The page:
Porcupine Tree Deadwing Review
Artist: Porcupine Tree
Subgenres(s): Progressive Rock
Length: 60 minutes
05. Arriving Somewhere But Not Here
06. Mellotron Scratch
07. Open Car
08. The Start of Something Beautiful
09. Glass Arm Shattering
Deadwing makes for another impressive foray into progressive rock by Porcupine Tree, who used their previous effort, In Absentia, as a blueprint to build off for this album. The brooding soundscapes have been replaced with a dreamlike ambiance created through the heavy presence of keyboards, synthesisers and pianos. The metal-esque guitar tones now resemble a driven, rock-orientated sound, while Steven Wilson’s singing remains firmly in their established passive and unstrained style.
The rock-centric portion of the album is often mid-paced, while the ambient portion is restrained with steady percussion and subtle bass playing that stops it from drifting into formless soundscape territory. The soft sounding moments are easily recognised on Mellotron Scratch and Glass Arm Shattering as the ambient textures lead them. Many of the songs switch between these styles and because of this, the album rarely stays static. Instead, they opted to create sprawling and imaginative passages with plenty of dynamic changes.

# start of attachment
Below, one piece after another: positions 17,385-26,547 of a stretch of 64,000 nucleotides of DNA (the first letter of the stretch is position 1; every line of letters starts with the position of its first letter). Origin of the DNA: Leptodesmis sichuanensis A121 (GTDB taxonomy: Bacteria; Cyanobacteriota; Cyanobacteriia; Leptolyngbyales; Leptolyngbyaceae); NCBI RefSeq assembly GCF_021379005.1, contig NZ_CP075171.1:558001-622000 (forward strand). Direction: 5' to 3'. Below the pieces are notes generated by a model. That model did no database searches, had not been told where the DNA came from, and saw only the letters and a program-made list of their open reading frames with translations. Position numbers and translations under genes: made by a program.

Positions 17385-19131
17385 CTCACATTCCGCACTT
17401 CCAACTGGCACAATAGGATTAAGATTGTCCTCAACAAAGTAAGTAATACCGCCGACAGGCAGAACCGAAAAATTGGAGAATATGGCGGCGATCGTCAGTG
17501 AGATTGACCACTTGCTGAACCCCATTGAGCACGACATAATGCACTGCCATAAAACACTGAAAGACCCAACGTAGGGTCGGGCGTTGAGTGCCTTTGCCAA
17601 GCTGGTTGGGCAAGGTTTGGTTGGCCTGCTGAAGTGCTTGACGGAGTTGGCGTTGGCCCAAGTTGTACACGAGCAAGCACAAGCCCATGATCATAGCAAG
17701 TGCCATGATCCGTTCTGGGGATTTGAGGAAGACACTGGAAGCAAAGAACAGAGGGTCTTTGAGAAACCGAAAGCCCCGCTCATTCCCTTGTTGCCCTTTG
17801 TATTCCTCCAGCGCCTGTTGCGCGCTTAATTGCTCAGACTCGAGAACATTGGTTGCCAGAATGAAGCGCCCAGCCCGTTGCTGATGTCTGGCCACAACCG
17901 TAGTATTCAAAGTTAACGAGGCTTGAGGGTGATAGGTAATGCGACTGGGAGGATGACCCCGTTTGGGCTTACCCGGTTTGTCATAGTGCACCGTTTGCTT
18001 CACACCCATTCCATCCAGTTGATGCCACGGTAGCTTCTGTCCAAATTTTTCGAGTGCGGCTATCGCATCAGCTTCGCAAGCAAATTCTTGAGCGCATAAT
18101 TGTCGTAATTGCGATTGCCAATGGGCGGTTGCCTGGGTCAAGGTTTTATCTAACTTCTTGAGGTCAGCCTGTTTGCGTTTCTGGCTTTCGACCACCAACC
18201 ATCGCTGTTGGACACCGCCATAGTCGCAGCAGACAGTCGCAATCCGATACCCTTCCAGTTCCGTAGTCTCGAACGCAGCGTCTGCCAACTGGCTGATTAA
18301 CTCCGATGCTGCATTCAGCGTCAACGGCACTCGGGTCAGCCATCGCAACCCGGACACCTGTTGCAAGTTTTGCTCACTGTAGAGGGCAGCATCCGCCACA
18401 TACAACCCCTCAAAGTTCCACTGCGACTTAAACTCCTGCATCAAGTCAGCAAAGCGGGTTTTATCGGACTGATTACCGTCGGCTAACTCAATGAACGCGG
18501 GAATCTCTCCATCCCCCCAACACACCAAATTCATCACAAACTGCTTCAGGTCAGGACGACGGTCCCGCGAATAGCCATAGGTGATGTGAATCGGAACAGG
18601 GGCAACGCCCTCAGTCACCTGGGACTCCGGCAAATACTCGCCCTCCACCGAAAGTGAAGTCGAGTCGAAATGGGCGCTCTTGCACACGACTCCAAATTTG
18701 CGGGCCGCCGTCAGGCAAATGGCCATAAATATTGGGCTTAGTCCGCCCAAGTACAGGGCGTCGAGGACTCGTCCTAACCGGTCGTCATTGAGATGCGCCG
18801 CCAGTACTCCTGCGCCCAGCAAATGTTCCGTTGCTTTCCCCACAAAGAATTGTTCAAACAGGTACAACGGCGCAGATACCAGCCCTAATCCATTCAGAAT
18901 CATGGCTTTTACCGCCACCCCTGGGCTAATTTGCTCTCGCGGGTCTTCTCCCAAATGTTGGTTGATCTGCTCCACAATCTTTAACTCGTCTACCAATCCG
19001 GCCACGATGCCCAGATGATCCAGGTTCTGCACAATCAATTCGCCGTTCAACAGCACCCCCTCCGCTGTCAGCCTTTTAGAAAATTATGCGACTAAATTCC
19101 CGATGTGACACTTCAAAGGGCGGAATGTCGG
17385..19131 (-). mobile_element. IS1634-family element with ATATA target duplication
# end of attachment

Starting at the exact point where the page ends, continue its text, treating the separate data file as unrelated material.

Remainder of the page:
The different styles are brought together seamlessly over the course of Deadwing and never feel out of place with one another, which is exemplified with Arriving Somewhere But Not Here. This is Deadwings centrepiece and epitomises the albums sound over its 12 minute duration. The length of the song could seem daunting to some, but it builds up and flows into new passages effortlessly to keep the listener interested and comes to an end before you know it.
Deadwing is an excellent introductory album to the current progressive rock scene. It is also a worthy addition to the already lengthy Porcupine Tree catalogue and easily ranks amongst their strongest and most rounded efforts.